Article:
Property taxes are a Texas-sized problem
For the last two decades, employers and entrepreneurs have fled California, Illinois, New Jersey, New York, and other high-tax states to seek the American dream in Texas. And we’re happy to welcome them and the career opportunities they create.
But one challenge to the Texas economy seriously risks our growth and threatens to put the Lone Star State into the same category as these other states — rapidly escalating property taxes.
At our 2018 Republican Party of Texas convention, thousands of delegates from across the state adopted a legislative priority calling for relief from these skyrocketing taxes. Our Republican legislators have done a tremendous job on legislation such as Senate Bill 2 and House Bill 2, which seek to put a 2.5 percent cap on the property tax rate. House Bill 3, in addition to proposing sweeping school finance reform, will provide not just relief from future taxes, but a tax cut right now for Texas families. These are meaningful and important steps toward ensuring Texans aren’t taxed out of their homes, and important steps toward replacing financing of the school maintenance and operations costs with a state consumption tax instead of property tax.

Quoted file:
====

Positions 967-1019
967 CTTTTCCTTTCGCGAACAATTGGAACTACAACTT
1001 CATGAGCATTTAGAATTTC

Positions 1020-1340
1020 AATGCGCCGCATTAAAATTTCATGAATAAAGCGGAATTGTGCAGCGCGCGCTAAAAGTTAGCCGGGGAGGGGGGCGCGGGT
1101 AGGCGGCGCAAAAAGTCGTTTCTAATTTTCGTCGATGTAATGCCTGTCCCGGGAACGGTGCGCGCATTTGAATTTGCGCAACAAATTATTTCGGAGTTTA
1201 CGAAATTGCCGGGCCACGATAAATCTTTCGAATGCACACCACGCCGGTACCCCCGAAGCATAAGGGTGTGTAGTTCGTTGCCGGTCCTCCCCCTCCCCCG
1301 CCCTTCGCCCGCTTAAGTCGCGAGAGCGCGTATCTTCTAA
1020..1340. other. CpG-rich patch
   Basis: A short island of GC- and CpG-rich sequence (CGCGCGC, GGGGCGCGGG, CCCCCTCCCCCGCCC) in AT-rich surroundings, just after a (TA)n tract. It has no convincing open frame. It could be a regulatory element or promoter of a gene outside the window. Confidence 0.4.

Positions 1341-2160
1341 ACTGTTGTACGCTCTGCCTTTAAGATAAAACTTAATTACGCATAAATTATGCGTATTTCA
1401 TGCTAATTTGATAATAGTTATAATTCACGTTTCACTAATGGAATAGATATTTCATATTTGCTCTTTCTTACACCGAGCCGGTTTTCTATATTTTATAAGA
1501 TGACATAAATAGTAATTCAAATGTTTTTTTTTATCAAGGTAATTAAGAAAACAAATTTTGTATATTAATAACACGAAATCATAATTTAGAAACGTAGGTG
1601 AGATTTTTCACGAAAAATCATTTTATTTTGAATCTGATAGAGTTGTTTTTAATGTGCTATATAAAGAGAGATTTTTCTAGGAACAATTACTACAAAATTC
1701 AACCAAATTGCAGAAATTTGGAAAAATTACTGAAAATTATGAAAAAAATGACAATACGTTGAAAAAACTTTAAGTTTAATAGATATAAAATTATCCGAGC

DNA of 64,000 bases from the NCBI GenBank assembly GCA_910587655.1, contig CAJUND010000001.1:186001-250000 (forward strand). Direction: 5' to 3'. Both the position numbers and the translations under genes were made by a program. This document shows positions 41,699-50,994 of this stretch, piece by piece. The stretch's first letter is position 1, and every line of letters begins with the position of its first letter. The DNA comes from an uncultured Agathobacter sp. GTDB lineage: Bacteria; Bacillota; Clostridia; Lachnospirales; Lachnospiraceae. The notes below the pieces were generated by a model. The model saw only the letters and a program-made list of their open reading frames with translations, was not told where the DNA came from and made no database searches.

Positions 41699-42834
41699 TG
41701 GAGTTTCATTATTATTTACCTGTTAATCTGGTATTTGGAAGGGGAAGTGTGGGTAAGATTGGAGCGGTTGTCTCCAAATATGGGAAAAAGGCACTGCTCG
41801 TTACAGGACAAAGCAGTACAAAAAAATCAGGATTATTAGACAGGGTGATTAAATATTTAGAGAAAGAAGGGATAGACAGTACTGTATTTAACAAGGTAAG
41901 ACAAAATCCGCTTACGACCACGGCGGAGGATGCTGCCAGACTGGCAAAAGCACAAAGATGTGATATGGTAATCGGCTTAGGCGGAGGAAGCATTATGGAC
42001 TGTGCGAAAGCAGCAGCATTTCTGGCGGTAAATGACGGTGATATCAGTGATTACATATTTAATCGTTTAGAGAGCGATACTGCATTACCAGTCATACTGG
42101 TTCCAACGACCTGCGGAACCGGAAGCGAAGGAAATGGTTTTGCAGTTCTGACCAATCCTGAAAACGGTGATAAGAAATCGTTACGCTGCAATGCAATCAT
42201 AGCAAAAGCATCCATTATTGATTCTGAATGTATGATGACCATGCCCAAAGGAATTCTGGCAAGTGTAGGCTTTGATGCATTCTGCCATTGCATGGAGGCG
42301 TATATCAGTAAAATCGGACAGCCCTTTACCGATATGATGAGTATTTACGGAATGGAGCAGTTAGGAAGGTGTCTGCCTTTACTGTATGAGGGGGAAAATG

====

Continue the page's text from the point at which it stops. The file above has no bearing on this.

Moving away from property taxes towards a consumption tax is a realistic way to provide meaningful relief for hard working taxpayers while enabling the state to pay a higher share of public education at the same time. Republican legislators have already begun to move the state in this positive direction. The important thing is that — when this legislative session ends — Texans see real action to both reduce property taxes and limit the rate of growth in the future.
Meanwhile, the Democrats and various school administrator lobby groups are trying to pull a bait-and-switch on Texas property taxpayers. Texas House Democrats recently released a school finance plan that offers no tax relief to employers. That’s right, the job creators that have fueled the economy and brought a record number of new career opportunities to Texans get no relief from Texas Democrats. To make matters worse, the Democrat plan involves $14.5 billion in new spending, with no suggestion on how to pay for it. If you’re curious to find out how that works in practice just ask someone from Detroit or Chicago.
The school lobby groups are equally disingenuous. They frequently say that the solution to spiraling property taxes is for the state to pay a larger share of public school costs. But when you read the bills these organizations support, they involve a lot of new spending with either no or token property tax relief.
This is an issue that the taxpayers have called upon — Republicans and Democrats — to find a solution. That is why both the Republican and Democrat platforms include true property tax relief. We encourage our elected officials to work toward meaningful change for the hardworking taxpayers of Texas.
Republican leadership and responsible policies have made our state the economic powerhouse it is. Texans should be encouraged by the progress that is being made and the Republican Party of Texas, our leadership and our activists, look forward to working with our elected leaders towards meaningful property tax relief.
James Dickey is chairman of the Republican Party of Texas.